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U.

S Department of
Homeland Security

United States
Secret Service

Press Release September 20, 2004


Contact: (202) 406-5708
PUB 22-04

BARBARA RIGGS APPOINTED AS DEPUTY DIRECTOR OF THE


UNITED STATES SECRET SERVICE
30-year Veteran is First Woman to hold Position

(Washington, D.C.) – Barbara Riggs, a veteran of almost 30 years with the United States
Secret Service, began serving as Deputy Director on September 19, 2004. Her appointment
marks a significant milestone for the Secret Service, as she is the first woman in the agency’s
139-year history to serve as Deputy Director. With her promotion, Riggs also joins an elite
group in becoming one of the highest ranking women in career federal law enforcement
history and is currently the highest ranking woman in law enforcement within the
Department of Homeland Security.

“Ms. Riggs has had a long and impressive career with the Secret Service and I am pleased
she has accepted the responsibilities involved in serving as my deputy,” said W. Ralph
Basham, Director of the Secret Service. “Her proven leadership, dedication and skills will be
a tremendous asset in fulfilling the distinguished mission of the Secret Service.”

Prior to her selection, Riggs served as Chief of Staff, where she planned and directed all
activities involving the Office of the Director and served as the Director’s policy advisor.
Over the last two years, she has overseen the agency’s transfer to the Department of
Homeland Security.

She previously served as the Assistant Director for the Office of Protective Research,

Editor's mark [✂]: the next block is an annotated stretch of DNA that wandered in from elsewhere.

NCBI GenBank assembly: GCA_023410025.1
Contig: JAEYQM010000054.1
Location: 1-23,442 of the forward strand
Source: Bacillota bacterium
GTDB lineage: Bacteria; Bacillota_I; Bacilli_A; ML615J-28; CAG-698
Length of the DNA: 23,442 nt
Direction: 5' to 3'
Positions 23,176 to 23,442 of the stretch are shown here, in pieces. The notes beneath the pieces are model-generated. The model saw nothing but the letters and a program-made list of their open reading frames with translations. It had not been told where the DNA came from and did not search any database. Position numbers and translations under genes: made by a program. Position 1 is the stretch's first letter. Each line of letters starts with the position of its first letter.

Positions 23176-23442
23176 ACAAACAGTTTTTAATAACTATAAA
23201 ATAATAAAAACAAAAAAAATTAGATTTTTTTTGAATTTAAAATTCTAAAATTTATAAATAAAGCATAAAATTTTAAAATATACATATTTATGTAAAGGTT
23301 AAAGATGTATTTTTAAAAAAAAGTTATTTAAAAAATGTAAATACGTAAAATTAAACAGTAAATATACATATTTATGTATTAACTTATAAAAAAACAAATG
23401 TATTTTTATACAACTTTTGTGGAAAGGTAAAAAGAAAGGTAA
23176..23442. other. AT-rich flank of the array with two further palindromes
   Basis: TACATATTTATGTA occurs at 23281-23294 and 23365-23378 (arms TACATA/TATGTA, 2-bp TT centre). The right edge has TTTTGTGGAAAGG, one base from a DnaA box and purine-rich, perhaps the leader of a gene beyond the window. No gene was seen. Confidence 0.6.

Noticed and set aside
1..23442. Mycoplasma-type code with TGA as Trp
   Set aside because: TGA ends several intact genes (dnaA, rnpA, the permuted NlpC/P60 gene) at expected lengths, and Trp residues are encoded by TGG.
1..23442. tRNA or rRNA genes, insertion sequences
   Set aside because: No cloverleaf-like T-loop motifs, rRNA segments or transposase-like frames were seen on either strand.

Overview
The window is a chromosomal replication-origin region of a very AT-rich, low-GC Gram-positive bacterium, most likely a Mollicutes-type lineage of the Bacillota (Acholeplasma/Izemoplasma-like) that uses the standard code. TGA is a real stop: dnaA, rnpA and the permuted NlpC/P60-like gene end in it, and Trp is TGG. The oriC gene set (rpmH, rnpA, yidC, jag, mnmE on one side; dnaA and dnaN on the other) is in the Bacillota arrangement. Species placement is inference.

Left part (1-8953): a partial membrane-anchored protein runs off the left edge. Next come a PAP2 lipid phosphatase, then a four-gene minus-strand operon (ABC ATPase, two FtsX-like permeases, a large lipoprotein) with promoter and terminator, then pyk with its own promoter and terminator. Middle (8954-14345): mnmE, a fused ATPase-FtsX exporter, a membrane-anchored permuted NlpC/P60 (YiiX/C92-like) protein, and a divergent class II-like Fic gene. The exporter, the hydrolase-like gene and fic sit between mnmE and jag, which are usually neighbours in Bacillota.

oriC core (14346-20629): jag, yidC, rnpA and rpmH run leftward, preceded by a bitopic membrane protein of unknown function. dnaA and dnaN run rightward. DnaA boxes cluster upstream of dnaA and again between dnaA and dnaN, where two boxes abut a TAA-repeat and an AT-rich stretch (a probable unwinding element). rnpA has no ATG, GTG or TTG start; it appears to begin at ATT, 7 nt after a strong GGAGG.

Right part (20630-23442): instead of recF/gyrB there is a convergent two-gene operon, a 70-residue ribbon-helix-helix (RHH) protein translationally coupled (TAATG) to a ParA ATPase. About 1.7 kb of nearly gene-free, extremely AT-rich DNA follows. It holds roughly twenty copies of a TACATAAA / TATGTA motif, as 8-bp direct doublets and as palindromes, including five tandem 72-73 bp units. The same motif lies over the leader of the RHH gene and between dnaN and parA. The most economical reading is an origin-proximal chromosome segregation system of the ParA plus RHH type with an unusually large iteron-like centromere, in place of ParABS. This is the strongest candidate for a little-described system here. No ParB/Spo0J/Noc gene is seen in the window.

responsible for the agency’s threat and vulnerability assessment activities, a critical
component of the Secret Service’s mission of safeguarding the nation’s highest elected
leaders and visiting foreign dignitaries. During her tenure in the Office of Protective
Research, Riggs had responsibility for the threat and vulnerability assessment for all
National Special Security Events, including the NATO 50th Anniversary Summit in 1999,
the 2001 Presidential Inauguration, and in 2002, the Winter Olympics in Salt Lake City
and Superbowl XXXVI. As Assistant Director, she also oversaw the agency’s Technical
Security Division, which evaluates and implements technology-based protective
countermeasures to safeguard Secret Service protectees and protected facilities, including
the White House and Vice President’s Residence.
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During her tenure as Assistant Director, Riggs also oversaw the creation of the National
Threat Assessment Center (NTAC) in 1998, which was officially authorized by
Congress, and is now an important component of the Secret Service. Under her
direction, the NTAC conducted the most exhaustive study of assassination attempts
(Exceptional Case Study Project) and, in partnership with the Department of Education,
developed the Safe School Initiative, which examined school shootings and other school-
based attacks. Based on the study’s findings, the agencies have developed a guide for